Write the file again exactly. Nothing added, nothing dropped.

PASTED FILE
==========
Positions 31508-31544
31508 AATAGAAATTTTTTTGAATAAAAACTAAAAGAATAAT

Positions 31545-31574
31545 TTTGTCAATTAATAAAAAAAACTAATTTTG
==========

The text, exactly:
Positions 31508-31544
31508 AATAGAAATTTTTTTGAATAAAAACTAAAAGAATAAT

Positions 31545-31574
31545 TTTGTCAATTAATAAAAAAAACTAATTTTG